It is those other values that must interest us both, because Pinker’s fellow psychologists find that values are of crucial importance in motivating engagement around issues like climate change. ‘Intrinsic values’ - empathy, for example – provide the best motivators of durable change in response to such challenges. Materialistic values, on the other hand, erode motivation for those more difficult changes.

If we are to respond to Dawkin’s call to bring helpful values to the fore, then we need to respond to the ways in which particular values come to dominate culturally – as a result of the influence, for example, of public institutions, the media and marketing industries, and (tautologically) our social norms.

Tom

To: Tom Crompton
From: Solitaire Townsend

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Dear Tom

Ah there’s the rub. If we dismiss ‘blank slate’ philosophies and accept what the anthropologist Donald E Brown calls the 'psychological unity of mankind' then values aren’t entirely an act of free will. Desire for status, for social acceptability and indeed drivers for consumption are pre-programmed into us. Neuroscientists have pinpointed the brain region tasked with buying. Even Neanderthals coveted trinkets. You can’t cut that out of people with a values shift.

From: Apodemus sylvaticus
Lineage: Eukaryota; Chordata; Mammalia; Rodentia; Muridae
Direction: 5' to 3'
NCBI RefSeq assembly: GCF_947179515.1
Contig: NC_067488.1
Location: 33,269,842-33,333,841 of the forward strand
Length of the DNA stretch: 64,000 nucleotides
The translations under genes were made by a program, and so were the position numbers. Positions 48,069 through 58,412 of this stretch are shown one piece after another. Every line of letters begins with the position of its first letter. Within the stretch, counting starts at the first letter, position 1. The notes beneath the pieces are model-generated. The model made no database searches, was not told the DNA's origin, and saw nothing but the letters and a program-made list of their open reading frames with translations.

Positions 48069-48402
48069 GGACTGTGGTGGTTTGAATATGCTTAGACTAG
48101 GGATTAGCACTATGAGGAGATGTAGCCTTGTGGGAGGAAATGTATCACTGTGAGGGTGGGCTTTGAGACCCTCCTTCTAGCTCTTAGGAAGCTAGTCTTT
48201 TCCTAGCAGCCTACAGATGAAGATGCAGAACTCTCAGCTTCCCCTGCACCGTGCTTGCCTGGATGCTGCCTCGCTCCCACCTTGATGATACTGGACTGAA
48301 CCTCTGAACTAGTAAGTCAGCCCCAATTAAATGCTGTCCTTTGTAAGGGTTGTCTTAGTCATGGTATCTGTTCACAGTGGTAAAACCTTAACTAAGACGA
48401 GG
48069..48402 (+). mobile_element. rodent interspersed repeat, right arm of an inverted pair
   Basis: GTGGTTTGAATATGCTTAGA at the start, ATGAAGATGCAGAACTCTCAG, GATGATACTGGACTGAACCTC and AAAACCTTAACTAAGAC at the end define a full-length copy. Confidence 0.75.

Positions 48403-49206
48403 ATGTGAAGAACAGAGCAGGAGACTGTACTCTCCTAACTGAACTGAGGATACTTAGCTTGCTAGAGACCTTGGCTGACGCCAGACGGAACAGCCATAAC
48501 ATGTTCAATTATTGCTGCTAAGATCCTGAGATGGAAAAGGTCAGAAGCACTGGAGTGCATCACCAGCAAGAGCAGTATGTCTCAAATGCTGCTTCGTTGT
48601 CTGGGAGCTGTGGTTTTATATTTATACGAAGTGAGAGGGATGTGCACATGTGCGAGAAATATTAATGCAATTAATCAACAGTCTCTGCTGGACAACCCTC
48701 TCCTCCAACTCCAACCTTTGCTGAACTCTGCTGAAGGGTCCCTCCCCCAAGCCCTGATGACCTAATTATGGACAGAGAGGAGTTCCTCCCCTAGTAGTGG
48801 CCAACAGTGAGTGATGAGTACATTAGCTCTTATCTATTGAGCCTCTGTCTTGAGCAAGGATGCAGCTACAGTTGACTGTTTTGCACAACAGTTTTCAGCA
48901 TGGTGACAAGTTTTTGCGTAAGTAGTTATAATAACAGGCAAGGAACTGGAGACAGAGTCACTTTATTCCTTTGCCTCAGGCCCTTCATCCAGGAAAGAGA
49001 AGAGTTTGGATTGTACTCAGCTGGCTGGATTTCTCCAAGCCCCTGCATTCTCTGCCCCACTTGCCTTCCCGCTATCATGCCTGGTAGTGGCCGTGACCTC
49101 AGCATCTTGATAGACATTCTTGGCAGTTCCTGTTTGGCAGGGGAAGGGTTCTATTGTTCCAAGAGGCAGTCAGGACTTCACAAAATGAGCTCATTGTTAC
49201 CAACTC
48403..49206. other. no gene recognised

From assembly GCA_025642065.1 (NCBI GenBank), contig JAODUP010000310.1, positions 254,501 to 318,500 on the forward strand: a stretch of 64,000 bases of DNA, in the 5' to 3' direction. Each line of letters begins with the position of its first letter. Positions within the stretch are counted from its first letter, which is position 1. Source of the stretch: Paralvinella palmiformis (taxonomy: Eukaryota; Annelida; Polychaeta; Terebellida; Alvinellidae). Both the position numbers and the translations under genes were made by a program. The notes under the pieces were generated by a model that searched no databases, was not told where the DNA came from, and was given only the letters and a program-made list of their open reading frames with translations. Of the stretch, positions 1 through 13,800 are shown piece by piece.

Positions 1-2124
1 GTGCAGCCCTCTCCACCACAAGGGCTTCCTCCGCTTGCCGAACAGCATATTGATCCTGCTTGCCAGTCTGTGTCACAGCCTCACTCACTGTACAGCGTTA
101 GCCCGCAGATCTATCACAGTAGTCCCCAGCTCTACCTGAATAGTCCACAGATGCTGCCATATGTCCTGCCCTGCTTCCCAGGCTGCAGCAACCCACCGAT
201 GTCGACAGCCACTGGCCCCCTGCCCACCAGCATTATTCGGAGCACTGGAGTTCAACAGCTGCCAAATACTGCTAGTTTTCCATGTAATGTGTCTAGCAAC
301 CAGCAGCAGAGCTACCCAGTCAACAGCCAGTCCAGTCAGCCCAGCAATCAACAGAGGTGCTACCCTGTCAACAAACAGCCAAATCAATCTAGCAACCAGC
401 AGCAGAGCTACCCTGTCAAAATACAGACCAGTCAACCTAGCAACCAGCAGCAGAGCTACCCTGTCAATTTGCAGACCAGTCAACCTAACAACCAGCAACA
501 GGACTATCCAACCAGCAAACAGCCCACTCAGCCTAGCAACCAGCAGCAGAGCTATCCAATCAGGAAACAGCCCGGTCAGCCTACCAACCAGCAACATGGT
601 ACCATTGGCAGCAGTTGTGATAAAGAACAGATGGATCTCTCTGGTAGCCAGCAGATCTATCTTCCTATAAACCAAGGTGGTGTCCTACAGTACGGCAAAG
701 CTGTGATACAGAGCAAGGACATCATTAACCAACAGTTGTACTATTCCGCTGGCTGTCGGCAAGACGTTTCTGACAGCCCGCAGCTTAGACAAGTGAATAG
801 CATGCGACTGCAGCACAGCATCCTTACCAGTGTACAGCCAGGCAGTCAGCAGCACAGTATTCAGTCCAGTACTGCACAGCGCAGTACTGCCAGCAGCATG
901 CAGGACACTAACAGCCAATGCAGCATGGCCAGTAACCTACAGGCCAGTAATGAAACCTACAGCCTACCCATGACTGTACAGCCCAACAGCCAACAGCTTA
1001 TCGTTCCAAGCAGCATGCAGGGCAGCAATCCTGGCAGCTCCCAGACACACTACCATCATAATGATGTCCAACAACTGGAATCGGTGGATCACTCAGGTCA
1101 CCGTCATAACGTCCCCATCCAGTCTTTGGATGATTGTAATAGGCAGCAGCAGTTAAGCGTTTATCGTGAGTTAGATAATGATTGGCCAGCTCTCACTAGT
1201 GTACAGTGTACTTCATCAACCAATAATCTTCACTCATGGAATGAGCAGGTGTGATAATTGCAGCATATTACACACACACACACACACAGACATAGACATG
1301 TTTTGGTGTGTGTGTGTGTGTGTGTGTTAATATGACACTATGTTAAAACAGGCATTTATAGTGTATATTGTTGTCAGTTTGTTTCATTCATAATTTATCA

Embracing those selfish drivers rather than condemning or dismissing them opens up an extraordinary tool for change. Their incredible power must be harnessed to affect behaviours on the most fundamental level. Men don’t drive Porsches to get from A to B, but rather for the documented testosterone rush of being seen driving one. Like most high carbon consumption behaviour the object isn’t to consume, but to achieve status, hedonic identity or to press another of our built-in buttons. The real job is to find equally ‘status imbued’ symbols but with radically lower impacts.
 
You can’t substitute a nature walk for a Porsche, not because of our values but because of our programming.

My problem isn’t the desire to consume, it’s consumption’s material impact. The answer must be to substitute not sacrifice.

Perhaps we see people from two different angles, like two people looking at different faces of a Janus sculpture. The question is, how can those two perspectives build a more powerful solution to our common cause?

Solitaire

To: Solitaire Townsend
From: Tom Crompton

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Dear Soli,